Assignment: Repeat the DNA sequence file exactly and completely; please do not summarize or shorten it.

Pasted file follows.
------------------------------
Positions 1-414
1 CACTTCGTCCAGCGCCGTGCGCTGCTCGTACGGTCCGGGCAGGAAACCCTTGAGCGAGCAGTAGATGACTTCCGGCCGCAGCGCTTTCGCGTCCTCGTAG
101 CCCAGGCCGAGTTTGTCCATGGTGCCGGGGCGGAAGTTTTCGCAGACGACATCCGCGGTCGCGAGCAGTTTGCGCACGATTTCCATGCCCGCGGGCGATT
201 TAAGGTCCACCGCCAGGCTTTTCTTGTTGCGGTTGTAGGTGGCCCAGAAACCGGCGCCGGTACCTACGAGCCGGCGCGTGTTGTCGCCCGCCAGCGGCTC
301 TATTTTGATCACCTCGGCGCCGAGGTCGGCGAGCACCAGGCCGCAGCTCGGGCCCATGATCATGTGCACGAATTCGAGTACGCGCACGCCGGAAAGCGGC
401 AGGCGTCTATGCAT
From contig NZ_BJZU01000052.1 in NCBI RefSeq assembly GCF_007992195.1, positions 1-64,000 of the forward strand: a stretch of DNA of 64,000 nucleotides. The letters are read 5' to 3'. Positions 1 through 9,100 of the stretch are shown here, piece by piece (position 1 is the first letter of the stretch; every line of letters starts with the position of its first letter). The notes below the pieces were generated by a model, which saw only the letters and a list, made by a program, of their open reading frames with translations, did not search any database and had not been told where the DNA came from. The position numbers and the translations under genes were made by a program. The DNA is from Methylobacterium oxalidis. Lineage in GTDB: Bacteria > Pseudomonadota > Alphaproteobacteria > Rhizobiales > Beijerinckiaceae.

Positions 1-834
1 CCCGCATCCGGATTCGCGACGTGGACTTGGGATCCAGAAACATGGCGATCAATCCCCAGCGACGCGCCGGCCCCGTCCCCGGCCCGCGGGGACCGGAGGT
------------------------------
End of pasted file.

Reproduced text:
Positions 1-414
1 CACTTCGTCCAGCGCCGTGCGCTGCTCGTACGGTCCGGGCAGGAAACCCTTGAGCGAGCAGTAGATGACTTCCGGCCGCAGCGCTTTCGCGTCCTCGTAG
101 CCCAGGCCGAGTTTGTCCATGGTGCCGGGGCGGAAGTTTTCGCAGACGACATCCGCGGTCGCGAGCAGTTTGCGCACGATTTCCATGCCCGCGGGCGATT
201 TAAGGTCCACCGCCAGGCTTTTCTTGTTGCGGTTGTAGGTGGCCCAGAAACCGGCGCCGGTACCTACGAGCCGGCGCGTGTTGTCGCCCGCCAGCGGCTC
301 TATTTTGATCACCTCGGCGCCGAGGTCGGCGAGCACCAGGCCGCAGCTCGGGCCCATGATCATGTGCACGAATTCGAGTACGCGCACGCCGGAAAGCGGC
401 AGGCGTCTATGCAT
From contig NZ_BJZU01000052.1 in NCBI RefSeq assembly GCF_007992195.1, positions 1-64,000 of the forward strand: a stretch of DNA of 64,000 nucleotides. The letters are read 5' to 3'. Positions 1 through 9,100 of the stretch are shown here, piece by piece (position 1 is the first letter of the stretch; every line of letters starts with the position of its first letter). The notes below the pieces were generated by a model, which saw only the letters and a list, made by a program, of their open reading frames with translations, did not search any database and had not been told where the DNA came from. The position numbers and the translations under genes were made by a program. The DNA is from Methylobacterium oxalidis. Lineage in GTDB: Bacteria > Pseudomonadota > Alphaproteobacteria > Rhizobiales > Beijerinckiaceae.

Positions 1-834
1 CCCGCATCCGGATTCGCGACGTGGACTTGGGATCCAGAAACATGGCGATCAATCCCCAGCGACGCGCCGGCCCCGTCCCCGGCCCGCGGGGACCGGAGGT